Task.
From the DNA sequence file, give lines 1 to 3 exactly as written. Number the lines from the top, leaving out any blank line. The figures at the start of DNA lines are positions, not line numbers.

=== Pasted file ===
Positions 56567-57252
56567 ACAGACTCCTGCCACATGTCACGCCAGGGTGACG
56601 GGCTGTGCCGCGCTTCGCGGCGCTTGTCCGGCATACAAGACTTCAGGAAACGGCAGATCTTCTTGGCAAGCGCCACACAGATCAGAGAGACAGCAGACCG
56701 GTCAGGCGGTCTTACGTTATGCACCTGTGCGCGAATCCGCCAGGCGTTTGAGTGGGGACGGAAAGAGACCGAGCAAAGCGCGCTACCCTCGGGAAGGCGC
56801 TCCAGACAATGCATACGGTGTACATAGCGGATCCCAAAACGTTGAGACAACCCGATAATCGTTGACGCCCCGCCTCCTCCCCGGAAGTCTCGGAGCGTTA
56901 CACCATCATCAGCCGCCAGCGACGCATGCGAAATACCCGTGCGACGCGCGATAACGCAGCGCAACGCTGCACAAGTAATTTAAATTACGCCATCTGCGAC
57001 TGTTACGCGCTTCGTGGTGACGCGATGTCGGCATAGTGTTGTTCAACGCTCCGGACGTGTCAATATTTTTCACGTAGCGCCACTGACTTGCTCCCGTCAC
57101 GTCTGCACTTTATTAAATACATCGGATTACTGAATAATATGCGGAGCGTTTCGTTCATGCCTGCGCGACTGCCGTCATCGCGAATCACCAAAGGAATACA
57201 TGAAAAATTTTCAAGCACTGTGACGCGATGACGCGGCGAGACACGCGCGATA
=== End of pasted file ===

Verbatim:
Positions 56567-57252
56567 ACAGACTCCTGCCACATGTCACGCCAGGGTGACG
56601 GGCTGTGCCGCGCTTCGCGGCGCTTGTCCGGCATACAAGACTTCAGGAAACGGCAGATCTTCTTGGCAAGCGCCACACAGATCAGAGAGACAGCAGACCG